The following are treatment options for stage II prostate cancer. The types of treatments given are based on the unique needs of the person with cancer.
Surgery may be offered for stage II prostate cancer. The types of surgery are:
- radical prostatectomy – may be offered to men younger than 75 years of age who are in good health
- pelvic lymph node dissection – is combined with radical prostatectomy in men with intermediate-risk or high-risk prostate cancer
- cryosurgery and HIFU may be options for some men offered in a few treatment centres
- Cryosurgery is a surgical procedure that uses extremely cold or freezing temperatures to destroy abnormal cells or tissue.
- High intensity focused ultrasound (HIFU) uses focussed ultrasound waves to create intense heat, which destroys the cancer cells.
Radiation therapy may be offered for stage II prostate cancer. The types of radiation therapy are:
- external beam radiation therapy
- may be offered to men younger than 75 years of age who are in good health
- given after surgery (adjuvant radiation) if the tumour spread is close to the edge of the area from where the prostate gland was removed
- given if elevated PSA levels indicate the presence of residual cancer or a recurrence of the prostate cancer after radical prostatectomy
- may be delayed 4–6 weeks if the prostate cancer was found during a transurethral resection of the prostate (TURP), to reduce the risk of scarring in the urethra (urethral stricture)
- may be offered to men who meet the criteria of the brachytherapy program:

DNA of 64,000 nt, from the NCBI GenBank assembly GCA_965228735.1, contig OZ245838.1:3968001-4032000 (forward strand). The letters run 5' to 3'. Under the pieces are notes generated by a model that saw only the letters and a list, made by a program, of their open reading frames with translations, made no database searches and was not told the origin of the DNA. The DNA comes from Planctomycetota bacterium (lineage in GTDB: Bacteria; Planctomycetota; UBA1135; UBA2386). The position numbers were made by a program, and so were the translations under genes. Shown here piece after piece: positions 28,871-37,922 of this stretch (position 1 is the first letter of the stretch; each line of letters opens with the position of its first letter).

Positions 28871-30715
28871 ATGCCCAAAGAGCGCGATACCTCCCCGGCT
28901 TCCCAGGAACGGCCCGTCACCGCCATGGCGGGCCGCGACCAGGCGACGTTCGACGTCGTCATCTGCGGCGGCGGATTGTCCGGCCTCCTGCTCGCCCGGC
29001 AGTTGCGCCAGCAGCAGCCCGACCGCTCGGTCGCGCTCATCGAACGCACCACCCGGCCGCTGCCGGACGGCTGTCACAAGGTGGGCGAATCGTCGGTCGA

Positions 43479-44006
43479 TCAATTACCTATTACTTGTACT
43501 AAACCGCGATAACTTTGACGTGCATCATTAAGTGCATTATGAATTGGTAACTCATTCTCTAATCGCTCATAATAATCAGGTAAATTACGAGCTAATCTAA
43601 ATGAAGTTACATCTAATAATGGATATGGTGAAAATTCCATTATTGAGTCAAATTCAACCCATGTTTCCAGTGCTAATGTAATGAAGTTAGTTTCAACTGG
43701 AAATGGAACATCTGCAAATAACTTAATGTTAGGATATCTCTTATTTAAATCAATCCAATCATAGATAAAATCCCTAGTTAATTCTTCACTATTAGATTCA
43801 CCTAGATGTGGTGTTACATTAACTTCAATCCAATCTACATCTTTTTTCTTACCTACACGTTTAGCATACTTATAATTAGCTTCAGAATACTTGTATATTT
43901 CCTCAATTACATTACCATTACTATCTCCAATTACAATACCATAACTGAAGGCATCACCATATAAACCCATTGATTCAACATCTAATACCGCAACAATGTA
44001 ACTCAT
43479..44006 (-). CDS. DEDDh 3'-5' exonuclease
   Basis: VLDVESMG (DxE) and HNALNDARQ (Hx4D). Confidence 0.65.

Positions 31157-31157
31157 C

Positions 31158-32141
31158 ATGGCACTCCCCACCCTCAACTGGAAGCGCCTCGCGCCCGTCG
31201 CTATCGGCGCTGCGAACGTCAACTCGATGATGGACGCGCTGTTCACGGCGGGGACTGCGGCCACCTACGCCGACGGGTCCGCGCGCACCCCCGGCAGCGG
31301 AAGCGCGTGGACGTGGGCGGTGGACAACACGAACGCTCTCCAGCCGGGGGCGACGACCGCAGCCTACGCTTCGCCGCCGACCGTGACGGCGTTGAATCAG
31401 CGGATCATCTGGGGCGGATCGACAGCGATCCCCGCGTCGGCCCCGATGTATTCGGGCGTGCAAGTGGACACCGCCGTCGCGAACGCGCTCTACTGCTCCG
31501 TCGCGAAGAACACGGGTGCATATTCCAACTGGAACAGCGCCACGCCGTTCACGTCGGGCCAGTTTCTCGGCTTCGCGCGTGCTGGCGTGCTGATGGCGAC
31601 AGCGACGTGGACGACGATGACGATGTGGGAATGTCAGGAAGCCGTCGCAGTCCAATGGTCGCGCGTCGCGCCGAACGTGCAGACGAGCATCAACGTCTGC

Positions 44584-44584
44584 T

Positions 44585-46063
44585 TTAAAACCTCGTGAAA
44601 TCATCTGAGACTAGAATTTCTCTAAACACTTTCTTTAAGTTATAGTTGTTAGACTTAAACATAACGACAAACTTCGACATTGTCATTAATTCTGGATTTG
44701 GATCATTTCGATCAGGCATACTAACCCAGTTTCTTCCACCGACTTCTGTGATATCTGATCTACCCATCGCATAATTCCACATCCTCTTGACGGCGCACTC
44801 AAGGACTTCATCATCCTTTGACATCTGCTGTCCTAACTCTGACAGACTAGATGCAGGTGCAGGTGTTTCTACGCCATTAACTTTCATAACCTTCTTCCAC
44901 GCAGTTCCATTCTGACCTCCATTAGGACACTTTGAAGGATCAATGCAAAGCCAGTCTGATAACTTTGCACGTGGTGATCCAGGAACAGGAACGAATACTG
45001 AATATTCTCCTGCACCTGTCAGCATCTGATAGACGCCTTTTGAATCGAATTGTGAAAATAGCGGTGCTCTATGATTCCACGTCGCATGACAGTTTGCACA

- early stage prostate cancer still within the prostate gland (T1c – T2a)
- no larger than 60 cubic centimetres in volume
- a Gleason score less than 7
- a PSA level of 10 or less
- a life expectancy of at least 10 years
- able to undergo general or spinal anesthesia
- have not had a transurethral resection of the prostate (TURP)
Active surveillance (watchful waiting) may be offered for stage II prostate cancer in certain situations. It may be offered to men with favourable (low) risk prostate cancer or to older men (over the age of 70) and men who have other health problems.
Hormonal therapy may be offered for stage II prostate cancer to men who have intermediate-risk or high-risk prostate cancer that cannot be treated with radiation therapy or surgery.
Hormonal therapy drugs may be given before, during and after radiation therapy, for a period of 6 months to 3 years.
- The types of hormonal therapy are:
- luteinizing hormone–releasing hormone (LHRH) agonists
- leuprolide (Lupron, Lupron Depot, Eligard)
- goserelin (Zoladex)
- buserelin (Suprefact)
- LHRH antagonist
- flutamide (Euflex)
- bicalutamide (Casodex)
- nilutamide (Anandron)
- surgical removal of the testicles (orchiectomy)
Men with prostate cancer may be offered the opportunity to participate in clinical trials. For more information, go to clinical trials.